Pokémon: Let's Go, Eevee!

Nintendo’s Pokémon franchise, its first entries Red and Blue released over a score ago on the GameBoy, definitely wasn’t the first roleplaying game franchise to sport monster capturing as its chief mechanic. The Dragon Quest series bore the feature in its fifth installment on the Super Famicom, and the decade before, the original Digital Devil Story: Megami Tensei, although Pokémon’s take on the mechanism proved distinctive enough to lure players from across the world. The first games in the franchise to appear on the Nintendo Switch are remakes of the special edition Pokémon Yellow, with the other half this reviewer played, ** Pokémon: Let’s Go, Eevee!**, being much on par with its brethren Let’s Go, Pikachu!

The core mechanics are so similar, in fact, that I can simply guide prospective players to my review of Pikachu! for more information, but there are some subtle differences, with the player’s primary Pokémon, the eponymous Eevee, being of normal type, and in some respects a jack-of-all-trades, given the ability of certain NPCs within healing facilities to teach the star of the show moves of various other elements, with some useful ones including a water-type skill that heals with damage dealt. The motion control-centric catching system still has its issues, but is nonetheless superior to the capturing system in prior games, and while leveling can be a tad unbalanced, especially if Eevee hogs the bulk of experience, the general strategy of the game in exploiting enemy weaknesses perpetually remains fresh.

Like Pikachu!, Eevee! has an always-convenient save-anywhere feature, although control still has other issues such as the lack of detailed maps for dungeons and fields between towns, along with the slight clunkiness of the menus and need to talk to every NPC at different times to get the most of this aspect, such as an ability allowing for instant conveyance among visited towns. Regardless, interaction isn’t bad, in fact somewhat above average, with physically-disabled players able to appreciate the potential to play one-handed, but there are issues the developers could have rectified.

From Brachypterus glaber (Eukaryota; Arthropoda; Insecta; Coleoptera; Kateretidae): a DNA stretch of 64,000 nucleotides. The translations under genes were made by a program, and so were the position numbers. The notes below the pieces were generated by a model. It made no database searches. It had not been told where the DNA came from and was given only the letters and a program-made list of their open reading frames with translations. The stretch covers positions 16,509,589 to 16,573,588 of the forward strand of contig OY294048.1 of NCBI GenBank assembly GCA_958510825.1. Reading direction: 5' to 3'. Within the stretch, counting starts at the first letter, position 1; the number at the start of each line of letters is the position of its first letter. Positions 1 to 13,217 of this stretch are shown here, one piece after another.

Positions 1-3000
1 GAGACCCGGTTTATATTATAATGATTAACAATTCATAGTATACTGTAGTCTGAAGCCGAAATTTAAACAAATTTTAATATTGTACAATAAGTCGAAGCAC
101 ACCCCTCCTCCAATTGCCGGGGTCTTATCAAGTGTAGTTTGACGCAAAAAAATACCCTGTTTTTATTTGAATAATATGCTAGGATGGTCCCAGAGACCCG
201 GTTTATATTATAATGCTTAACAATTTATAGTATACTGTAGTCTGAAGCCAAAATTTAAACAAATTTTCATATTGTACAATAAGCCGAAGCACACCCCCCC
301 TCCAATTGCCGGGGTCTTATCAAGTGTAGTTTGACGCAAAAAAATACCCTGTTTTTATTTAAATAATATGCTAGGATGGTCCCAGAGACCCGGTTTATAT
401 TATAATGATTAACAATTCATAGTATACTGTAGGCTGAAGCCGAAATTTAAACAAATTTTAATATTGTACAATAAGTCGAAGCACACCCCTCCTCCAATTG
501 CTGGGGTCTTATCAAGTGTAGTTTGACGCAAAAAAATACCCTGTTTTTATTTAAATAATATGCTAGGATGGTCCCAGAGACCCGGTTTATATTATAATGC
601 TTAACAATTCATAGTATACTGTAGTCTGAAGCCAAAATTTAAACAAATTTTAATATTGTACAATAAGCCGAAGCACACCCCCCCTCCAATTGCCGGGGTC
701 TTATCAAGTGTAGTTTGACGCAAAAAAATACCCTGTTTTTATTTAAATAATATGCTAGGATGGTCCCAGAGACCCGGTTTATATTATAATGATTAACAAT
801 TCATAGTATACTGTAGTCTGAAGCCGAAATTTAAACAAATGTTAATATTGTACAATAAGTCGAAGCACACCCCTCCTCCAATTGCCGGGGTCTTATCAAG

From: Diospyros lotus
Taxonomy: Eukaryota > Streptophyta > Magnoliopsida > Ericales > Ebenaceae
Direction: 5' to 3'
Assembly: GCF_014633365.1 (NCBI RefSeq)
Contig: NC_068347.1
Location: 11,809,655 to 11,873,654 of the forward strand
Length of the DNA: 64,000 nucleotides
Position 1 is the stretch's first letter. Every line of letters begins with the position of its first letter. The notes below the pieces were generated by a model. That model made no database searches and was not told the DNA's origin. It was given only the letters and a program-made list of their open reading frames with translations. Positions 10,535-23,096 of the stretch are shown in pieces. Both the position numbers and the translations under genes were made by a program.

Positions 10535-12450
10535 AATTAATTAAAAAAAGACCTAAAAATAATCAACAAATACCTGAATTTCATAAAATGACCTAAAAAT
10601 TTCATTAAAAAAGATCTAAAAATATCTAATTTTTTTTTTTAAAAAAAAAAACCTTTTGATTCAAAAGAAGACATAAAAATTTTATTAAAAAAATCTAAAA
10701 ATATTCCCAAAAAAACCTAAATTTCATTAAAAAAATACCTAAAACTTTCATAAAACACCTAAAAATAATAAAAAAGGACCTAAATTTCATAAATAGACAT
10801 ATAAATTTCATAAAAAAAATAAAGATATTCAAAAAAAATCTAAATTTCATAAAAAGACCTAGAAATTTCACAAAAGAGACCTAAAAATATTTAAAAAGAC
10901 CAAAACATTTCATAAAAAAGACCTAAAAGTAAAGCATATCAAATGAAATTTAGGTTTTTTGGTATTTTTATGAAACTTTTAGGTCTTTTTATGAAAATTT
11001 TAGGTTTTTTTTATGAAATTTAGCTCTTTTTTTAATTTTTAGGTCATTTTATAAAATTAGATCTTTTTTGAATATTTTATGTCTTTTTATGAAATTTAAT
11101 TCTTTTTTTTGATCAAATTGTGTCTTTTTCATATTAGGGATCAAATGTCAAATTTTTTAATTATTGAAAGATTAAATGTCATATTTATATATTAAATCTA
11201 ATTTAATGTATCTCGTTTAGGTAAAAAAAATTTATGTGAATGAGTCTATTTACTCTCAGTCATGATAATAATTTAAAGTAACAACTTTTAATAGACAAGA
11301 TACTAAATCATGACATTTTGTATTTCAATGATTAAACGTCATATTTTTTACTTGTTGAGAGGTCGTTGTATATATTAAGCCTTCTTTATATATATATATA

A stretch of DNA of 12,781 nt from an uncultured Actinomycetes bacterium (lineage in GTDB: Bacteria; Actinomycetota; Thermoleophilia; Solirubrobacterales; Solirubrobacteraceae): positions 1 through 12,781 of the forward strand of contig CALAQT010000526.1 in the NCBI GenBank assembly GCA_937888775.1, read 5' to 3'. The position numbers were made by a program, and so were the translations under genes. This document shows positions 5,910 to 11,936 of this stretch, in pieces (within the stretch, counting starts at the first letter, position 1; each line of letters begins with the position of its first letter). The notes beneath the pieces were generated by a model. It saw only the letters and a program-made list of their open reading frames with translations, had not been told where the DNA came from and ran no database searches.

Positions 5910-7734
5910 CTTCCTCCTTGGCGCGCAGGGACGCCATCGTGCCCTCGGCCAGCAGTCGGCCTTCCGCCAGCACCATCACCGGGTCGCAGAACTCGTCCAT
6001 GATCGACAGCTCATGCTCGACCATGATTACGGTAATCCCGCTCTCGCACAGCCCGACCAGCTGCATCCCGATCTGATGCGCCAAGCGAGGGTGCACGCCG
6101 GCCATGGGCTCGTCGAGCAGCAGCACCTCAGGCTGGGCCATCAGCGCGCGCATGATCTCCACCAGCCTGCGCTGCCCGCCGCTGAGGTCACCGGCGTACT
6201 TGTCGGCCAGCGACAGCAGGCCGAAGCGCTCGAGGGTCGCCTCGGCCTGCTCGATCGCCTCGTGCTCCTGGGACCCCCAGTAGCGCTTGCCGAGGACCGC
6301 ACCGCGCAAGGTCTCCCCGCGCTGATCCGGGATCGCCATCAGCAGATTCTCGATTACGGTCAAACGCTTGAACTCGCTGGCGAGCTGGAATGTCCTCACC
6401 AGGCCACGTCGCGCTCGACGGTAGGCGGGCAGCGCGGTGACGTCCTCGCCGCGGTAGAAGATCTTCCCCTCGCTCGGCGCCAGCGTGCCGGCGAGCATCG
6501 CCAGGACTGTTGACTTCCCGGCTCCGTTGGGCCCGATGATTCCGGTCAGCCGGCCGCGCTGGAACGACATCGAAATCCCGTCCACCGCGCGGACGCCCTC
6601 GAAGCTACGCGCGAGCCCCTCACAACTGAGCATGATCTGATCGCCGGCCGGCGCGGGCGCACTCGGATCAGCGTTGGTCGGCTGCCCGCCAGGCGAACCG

Story has never been a strong suit of Pokémon, and Eevee! like its other half doesn’t excel there, with Team Rocket and their motivations being shallow, and the player’s protagonist generally being blank-slate, although the plot luckily isn’t a great detriment. The translation largely shows polish in spite of some minor odd dialogue, as is very much expectant of the Big N’s American branch.

The soundtrack, with its whimsical and energetic pieces, also remains the same, with Pokémon cries such as Eevee’s being cute at times, although most other mons’ sounds have low quality at points.

The graphics are further identical, not a bad thing as they’re among the best of the current generation of roleplaying games, with little in the area of blurry texturing and excellent replication of the anime’s visual style, with only some minor jaggies at times.

With Pikachu! under his belt, this reviewer found its brethren more or less a breeze, with completion of the main quest taking him a little over nineteen hours, with the goal of capturing all Pokémon and some other post-game content enhancing lasting appeal.

In the end, while some may claim Pokémon: Let’s Go, Eevee! to be the same game as Pikachu!, it has enough distinction, like the potential move set for the eponymous mon, to warrant a playthrough from those who played and enjoyed its other half, having virtually all the same high points like its gameplay, the save-anywhere feature, and superb aural and visual presentation. However, it bears many of the same strikes such as the finnicky motion controls and unengaging plot, although these mercifully don’t detract from one of the strongest experiences the franchise offers.

The Good:
+Same as Let’s Go, Pikachu!

The Bad:
-Same as Let’s Go, Pikachu!

The Bottom Line:
A great diving point into the Pokémon franchise.

Score Breakdown:
Platform: Nintendo Switch
Game Mechanics: 8/10
Controls: 7/10
Story: 6/10
Localization: 9/10
Music/Sound: 9/10
Graphics: 9/10
Lasting Appeal: 10/10
Difficulty: Depends on Playstyle
Playing Time: 15-30 Hours

Overall: 8.5/10

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